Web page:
I don’t know why someone would come up with a term as dirty jew or dirty filipino or dirty white man or dirty samoan. Except thinking by my own past experiences with some other groups who excluded me because of I didn’t look like them or they were aloof toward my present being around them cause I don’t observe their practices which the ignoring hurt me. Perhaps long ago they were offended by a jewish family or families and they turned bitter toward that group. What they need more is: Love, not condemnation. Forgiveness, not bitterness, anger, rage, or continue separation. Grace, not judgement.

    • Alexander says:

      Jen, thank you for your comments. Let me ask you a question: Will you forgive or love a criminal who killed your father and raped your daughter? I would not have much love in my heart for this individual. Yes, I can forgive certain things, but I will not forget. I think you missed the main point of my article. And it was not easy for me to write about a tragic past of my people and my family. It is very personal. The main objective of my article is for readers to recognize and understand that the rice of anti-Semitism, race warfare, counsel culture, systemic racism nonsense, and white privilege and critical race theories have resulted and originated from the radical leftism in our country. And it may lead to the Socialism. Believe me, you don’t want to go that route.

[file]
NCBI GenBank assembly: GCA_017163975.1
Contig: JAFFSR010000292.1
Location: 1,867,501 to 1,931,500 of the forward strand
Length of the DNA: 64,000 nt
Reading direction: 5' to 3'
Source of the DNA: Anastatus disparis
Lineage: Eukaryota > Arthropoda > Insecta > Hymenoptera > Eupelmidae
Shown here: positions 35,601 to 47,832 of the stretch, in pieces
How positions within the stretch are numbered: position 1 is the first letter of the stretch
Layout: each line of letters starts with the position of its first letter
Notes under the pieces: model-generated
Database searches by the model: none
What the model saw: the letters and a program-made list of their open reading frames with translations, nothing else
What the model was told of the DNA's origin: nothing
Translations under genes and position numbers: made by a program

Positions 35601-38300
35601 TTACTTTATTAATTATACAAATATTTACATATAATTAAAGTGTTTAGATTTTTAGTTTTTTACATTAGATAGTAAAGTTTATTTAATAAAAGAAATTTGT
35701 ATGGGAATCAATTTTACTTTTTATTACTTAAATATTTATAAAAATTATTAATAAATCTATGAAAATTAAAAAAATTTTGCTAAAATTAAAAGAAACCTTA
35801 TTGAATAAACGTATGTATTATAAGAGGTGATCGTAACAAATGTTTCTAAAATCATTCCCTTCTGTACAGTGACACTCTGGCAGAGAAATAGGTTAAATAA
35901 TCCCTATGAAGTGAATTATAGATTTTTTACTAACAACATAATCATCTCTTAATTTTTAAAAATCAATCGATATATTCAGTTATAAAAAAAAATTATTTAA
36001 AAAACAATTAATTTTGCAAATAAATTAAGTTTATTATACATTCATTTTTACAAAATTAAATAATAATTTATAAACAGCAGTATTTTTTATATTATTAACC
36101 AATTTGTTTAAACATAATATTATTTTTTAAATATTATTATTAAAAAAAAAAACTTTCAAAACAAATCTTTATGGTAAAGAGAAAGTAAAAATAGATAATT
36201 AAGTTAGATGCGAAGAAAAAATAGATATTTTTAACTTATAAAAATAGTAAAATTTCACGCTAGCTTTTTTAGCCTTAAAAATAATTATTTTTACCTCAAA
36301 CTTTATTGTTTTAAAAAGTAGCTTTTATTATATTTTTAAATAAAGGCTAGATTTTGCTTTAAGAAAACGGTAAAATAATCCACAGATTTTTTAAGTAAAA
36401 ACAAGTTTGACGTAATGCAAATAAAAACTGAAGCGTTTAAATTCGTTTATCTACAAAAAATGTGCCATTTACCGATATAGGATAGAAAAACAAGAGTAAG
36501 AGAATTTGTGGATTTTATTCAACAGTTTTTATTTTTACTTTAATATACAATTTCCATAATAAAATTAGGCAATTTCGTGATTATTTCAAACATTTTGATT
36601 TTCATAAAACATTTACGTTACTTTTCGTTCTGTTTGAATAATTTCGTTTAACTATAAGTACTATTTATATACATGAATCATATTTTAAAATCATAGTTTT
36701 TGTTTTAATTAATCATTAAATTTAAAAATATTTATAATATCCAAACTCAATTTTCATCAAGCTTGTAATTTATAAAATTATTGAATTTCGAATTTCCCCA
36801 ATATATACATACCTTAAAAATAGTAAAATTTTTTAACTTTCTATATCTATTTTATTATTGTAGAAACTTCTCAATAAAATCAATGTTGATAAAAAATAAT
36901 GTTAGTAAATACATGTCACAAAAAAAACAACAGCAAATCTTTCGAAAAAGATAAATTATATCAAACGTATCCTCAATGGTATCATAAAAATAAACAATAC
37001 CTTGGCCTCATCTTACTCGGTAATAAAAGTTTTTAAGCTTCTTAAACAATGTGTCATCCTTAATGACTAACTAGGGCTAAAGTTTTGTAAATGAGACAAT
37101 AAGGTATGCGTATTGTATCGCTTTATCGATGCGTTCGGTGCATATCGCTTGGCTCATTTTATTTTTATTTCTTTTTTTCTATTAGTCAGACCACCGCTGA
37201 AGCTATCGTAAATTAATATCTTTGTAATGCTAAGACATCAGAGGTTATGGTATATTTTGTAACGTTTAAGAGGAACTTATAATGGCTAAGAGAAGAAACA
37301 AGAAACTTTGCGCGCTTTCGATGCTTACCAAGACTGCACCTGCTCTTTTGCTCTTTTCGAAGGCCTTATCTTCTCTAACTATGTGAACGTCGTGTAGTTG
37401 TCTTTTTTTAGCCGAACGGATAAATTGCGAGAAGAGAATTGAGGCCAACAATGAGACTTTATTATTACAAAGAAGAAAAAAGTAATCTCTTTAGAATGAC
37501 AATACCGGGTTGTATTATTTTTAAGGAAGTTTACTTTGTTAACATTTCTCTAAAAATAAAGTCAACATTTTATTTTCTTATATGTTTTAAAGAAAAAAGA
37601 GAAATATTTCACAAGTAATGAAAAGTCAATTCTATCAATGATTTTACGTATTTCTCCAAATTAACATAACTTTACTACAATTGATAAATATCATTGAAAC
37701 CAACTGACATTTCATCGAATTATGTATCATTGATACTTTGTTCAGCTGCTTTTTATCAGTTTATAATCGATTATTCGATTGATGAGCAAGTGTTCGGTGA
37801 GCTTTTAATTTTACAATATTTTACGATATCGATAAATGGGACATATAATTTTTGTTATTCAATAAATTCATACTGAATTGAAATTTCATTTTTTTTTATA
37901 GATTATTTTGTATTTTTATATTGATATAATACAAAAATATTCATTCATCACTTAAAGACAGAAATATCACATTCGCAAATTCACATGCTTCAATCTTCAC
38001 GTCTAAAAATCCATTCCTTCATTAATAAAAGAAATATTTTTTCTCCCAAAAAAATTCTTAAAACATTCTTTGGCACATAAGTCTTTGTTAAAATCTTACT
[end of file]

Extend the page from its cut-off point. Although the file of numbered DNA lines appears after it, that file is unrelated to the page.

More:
Liberal, conservative and any rational individuals in our country should be brave and have a courage to stand against this dysfunctional social diversions from a reality in our country–against LEFTISM. I tend to be indirect in my writing, so the reader should recognize the points of my article between the lines.

  • Mark Kissel says:

    What a fascinating article! I was so interested in the personal stories of Alexander’s mother and grandparents and what the world must have been like for them. What a grim time for them to live through, but I understand that Jews in Russia (and probably most of Europe) were historically treated cruelly. Thank you for preserving these important memories. They help put our own troubles in perspective.

    • Alexander Dolitsky says:

      Thank you, Mark. There is too much silencing and intimidation going on in our country; honest debate should not be suppressed. But, of course, Left progressive activists do not debate; they just censure and smear their opponents.
      We should advocate to LOVE our country, not HATE!

  • Mark says:

    Excellent article! I have friends in Ukraine who are trying to wake up Americans to the horrors of Socialism. Unfortunately, the MSM has a huge megaphone and deep pockets which they use to promote this cultural suicide. Keep speaking the truth and know there are many people listening and we support our Jewish friends. Shalom!